Highlights of Texas Politics – Voter ID
Associated Press, in US News & World Report—
AUSTIN, Texas (AP) — The Texas Senate on Monday approved key modifications to the state’s strictest-in-the-nation voter ID law, incorporating some changes ordered after federal courts previously found it discriminatory.
The bill doesn’t ease requirements about which seven forms of picture identifications people are allowed to show when casting ballots — gun licenses remain acceptable, but college IDs aren’t. Federal courts have found that the law disproportionately affects poor and minority voters, and ordered a workaround for November’s presidential election that let Texans without required ID vote by signing an affidavit.
Sponsored by Republican Sen. Joan Huffman, the bill instead makes permanent much of the court-ordered workaround while also creating a criminal penalty of up to 10 years in prison for deliberately lying on such affidavits.
A recent Associated Press analysis of roughly 13,500 affidavits submitted in Texas’ largest counties found at least 500 instances in which voters were allowed to get around the law by signing an affidavit and never showing a photo ID — despite indicating that they possessed one. Most of those cases tended to reflect confusion about — or people deliberately voicing objections to — the voter ID law, though, rather than attempted fraud.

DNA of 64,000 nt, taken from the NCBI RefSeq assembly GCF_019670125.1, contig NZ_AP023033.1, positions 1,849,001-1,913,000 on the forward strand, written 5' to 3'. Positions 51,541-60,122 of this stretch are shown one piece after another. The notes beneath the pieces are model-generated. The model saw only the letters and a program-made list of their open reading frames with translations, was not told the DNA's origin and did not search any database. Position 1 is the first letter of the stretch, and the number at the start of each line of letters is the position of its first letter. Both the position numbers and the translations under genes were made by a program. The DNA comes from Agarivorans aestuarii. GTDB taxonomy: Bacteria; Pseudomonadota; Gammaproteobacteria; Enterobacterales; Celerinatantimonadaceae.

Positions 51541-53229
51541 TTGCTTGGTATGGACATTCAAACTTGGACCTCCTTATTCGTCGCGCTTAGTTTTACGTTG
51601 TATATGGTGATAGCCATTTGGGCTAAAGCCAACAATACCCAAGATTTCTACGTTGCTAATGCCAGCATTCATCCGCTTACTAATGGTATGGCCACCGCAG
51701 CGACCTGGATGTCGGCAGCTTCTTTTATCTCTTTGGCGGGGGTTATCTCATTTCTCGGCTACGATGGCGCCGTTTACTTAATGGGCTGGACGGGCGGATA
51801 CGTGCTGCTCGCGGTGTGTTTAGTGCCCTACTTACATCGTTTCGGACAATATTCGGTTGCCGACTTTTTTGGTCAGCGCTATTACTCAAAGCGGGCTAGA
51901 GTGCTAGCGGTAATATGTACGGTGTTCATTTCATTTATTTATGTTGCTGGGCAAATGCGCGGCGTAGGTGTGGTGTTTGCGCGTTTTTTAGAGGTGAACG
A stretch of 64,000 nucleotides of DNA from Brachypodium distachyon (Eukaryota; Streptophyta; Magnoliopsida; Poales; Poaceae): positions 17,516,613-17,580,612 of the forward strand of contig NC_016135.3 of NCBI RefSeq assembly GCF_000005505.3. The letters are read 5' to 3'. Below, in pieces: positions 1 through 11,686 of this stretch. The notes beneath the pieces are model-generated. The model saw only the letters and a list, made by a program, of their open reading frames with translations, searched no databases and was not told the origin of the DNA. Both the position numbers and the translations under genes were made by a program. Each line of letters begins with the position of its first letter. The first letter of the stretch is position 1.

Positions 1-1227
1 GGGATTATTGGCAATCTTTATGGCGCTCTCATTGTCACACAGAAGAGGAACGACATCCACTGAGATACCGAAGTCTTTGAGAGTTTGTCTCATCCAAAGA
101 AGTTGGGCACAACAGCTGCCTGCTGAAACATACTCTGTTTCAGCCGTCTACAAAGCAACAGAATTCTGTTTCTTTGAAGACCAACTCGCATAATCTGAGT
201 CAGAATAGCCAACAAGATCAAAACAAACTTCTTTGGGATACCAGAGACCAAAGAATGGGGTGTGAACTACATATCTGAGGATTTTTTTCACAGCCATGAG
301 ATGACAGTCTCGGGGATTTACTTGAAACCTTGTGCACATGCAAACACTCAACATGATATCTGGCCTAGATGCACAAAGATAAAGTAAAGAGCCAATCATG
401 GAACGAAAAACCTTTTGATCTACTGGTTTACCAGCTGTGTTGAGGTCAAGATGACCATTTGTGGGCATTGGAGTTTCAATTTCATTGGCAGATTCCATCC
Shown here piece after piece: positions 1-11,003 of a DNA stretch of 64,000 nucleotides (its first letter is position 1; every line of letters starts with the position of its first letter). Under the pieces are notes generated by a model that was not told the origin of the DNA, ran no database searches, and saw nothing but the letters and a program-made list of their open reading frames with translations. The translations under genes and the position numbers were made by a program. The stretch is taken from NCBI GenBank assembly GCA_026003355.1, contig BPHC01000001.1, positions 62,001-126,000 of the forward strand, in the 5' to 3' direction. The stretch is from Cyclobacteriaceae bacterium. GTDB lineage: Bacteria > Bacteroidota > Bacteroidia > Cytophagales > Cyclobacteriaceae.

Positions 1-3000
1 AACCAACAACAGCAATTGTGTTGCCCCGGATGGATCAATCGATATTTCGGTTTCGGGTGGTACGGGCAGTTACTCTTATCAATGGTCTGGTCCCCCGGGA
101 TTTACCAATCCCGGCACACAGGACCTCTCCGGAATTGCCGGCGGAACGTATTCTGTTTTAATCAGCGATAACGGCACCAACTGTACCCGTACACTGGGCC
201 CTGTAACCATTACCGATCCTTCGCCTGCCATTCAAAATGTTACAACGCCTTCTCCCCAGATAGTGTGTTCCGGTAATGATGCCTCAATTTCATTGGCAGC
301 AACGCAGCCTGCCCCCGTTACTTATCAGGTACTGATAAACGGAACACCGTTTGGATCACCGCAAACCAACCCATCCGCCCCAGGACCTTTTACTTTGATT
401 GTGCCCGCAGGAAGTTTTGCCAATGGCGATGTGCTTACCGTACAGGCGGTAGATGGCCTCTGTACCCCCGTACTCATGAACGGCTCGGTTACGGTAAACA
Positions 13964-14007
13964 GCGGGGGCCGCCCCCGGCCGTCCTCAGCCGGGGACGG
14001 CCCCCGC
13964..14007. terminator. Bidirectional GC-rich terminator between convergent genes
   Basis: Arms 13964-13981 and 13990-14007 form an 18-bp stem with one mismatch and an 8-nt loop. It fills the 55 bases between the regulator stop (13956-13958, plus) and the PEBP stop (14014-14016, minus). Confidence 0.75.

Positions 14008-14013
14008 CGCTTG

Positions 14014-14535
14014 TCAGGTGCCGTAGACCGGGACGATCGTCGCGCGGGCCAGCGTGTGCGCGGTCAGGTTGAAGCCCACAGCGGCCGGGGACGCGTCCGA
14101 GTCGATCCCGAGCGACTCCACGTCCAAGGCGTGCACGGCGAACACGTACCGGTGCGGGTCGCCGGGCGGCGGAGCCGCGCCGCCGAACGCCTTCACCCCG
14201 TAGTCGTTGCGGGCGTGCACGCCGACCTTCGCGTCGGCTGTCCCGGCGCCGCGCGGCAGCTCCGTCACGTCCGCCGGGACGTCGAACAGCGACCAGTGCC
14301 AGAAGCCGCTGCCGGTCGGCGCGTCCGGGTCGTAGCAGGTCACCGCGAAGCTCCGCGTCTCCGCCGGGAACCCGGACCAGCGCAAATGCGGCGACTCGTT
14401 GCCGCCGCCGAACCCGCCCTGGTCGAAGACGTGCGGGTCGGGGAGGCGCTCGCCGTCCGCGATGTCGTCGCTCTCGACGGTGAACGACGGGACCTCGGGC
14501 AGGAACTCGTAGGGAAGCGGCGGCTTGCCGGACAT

The proposal passed 21 to 10 and now needs only a ceremonial final vote before heading to the state House, which, like the Texas Senate, is Republican-controlled.
The bill drew stiff objections from Democrats, including Sen. Jose Rodriguez of El Paso, who noted that it doesn’t fully follow the court-ordered fixes. He also worried that the proposal could prosecute people who mistakenly sign unnecessary affidavits while adding “another level of intimidation,” that may further stigmatize voters casting ballots because they lack proper ID.
Huffman countered that her bill strikes a balance between combating voter fraud and following the court-ordered “roadmap” to an improved voter ID law.
She said it aims “to follow all constitutional direction that Texas received from the federal courts to achieve a bill that is fair to all who want to vote, yet retains the integrity of the vote.”